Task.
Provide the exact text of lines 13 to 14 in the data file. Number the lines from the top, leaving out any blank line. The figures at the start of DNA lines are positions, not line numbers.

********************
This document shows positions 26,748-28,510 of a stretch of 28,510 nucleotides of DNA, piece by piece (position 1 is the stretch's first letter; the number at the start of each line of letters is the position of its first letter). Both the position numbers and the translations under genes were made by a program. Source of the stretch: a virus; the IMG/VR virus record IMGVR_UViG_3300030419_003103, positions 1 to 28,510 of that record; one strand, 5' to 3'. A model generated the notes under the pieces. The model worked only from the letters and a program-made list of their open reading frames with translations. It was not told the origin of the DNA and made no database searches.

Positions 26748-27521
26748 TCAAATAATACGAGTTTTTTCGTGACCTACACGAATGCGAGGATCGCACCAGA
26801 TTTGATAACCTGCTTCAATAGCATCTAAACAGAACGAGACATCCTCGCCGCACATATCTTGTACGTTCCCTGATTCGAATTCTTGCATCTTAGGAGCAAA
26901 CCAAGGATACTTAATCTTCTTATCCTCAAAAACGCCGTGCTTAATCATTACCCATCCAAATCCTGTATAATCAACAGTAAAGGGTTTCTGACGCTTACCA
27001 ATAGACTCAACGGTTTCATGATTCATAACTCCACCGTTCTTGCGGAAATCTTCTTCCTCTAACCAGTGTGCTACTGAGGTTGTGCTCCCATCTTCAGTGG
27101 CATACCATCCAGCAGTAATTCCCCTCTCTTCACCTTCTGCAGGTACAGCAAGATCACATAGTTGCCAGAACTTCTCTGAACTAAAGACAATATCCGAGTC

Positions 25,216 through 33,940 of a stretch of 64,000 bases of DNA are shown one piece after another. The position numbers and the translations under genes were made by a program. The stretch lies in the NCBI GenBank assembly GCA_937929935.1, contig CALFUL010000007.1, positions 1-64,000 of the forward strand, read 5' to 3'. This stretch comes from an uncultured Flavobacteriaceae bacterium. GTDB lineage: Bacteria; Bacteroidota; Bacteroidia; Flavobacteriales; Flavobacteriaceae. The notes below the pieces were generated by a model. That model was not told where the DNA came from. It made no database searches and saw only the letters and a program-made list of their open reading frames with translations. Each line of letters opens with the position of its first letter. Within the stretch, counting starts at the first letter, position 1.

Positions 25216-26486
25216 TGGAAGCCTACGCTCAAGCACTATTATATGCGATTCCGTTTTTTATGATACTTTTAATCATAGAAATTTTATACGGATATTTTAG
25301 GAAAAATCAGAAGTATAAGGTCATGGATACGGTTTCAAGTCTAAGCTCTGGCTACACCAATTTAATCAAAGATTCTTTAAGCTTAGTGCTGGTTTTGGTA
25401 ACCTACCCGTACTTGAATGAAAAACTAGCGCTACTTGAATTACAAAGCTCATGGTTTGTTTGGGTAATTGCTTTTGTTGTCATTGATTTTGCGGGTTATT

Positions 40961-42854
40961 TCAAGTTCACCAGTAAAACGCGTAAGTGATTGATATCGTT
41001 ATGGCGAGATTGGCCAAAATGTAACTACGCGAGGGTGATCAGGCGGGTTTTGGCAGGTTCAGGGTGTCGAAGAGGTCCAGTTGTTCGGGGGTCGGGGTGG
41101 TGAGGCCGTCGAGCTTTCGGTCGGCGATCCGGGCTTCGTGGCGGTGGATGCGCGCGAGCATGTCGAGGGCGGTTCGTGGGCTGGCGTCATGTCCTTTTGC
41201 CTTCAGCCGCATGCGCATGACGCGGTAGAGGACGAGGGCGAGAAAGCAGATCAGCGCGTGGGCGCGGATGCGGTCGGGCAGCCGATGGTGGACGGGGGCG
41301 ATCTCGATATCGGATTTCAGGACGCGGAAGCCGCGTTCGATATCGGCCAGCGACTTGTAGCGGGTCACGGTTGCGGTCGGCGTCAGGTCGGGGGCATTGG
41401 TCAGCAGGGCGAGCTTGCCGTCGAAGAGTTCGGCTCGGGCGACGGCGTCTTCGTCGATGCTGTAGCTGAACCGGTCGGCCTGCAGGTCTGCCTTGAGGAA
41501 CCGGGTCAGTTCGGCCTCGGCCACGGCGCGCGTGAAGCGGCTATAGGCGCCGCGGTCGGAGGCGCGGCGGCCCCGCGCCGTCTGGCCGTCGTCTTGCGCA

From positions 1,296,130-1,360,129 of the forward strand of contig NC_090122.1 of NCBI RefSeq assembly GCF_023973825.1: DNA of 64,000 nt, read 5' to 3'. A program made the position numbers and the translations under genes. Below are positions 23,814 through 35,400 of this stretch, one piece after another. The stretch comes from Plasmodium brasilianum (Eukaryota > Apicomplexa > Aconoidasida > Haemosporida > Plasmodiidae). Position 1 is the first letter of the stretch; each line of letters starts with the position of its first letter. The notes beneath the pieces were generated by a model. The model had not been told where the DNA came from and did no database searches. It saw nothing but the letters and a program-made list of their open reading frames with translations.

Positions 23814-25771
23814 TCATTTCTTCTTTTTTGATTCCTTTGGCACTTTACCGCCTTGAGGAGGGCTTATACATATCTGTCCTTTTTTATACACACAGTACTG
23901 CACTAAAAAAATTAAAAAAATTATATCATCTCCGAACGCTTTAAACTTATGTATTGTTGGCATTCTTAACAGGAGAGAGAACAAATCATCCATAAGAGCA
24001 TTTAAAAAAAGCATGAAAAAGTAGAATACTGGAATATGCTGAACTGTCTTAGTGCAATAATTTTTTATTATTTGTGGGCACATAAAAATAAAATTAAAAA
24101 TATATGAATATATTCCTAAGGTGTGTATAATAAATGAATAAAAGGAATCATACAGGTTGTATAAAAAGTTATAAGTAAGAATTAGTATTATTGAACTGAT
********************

Positions 40961-42854
40961 TCAAGTTCACCAGTAAAACGCGTAAGTGATTGATATCGTT